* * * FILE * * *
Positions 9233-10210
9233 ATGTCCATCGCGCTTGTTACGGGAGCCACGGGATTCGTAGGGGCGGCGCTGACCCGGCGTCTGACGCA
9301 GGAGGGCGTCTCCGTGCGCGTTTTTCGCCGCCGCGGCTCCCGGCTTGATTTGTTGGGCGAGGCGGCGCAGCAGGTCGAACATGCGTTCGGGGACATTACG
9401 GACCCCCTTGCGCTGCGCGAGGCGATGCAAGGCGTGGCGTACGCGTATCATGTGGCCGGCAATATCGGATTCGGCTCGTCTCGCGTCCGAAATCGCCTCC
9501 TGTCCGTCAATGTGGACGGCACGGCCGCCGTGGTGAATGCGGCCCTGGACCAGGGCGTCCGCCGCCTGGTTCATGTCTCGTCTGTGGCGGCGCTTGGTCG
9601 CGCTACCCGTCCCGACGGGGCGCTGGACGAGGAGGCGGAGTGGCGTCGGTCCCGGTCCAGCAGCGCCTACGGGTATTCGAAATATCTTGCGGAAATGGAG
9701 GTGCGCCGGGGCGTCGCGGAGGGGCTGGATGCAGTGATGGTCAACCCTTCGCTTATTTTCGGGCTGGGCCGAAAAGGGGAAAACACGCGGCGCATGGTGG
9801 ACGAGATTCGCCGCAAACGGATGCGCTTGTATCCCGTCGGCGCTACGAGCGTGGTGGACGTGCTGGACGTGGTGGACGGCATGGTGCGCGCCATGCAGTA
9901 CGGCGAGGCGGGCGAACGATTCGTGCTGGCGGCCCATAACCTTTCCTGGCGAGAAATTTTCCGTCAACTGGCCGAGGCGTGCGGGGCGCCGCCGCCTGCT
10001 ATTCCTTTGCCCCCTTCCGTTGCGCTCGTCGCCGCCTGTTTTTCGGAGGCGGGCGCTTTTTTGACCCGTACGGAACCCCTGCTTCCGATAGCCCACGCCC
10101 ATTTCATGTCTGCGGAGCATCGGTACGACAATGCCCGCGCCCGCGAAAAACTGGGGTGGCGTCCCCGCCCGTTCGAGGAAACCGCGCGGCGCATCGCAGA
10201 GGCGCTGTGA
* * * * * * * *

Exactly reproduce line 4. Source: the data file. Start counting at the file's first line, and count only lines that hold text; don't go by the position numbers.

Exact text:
9401 GACCCCCTTGCGCTGCGCGAGGCGATGCAAGGCGTGGCGTACGCGTATCATGTGGCCGGCAATATCGGATTCGGCTCGTCTCGCGTCCGAAATCGCCTCC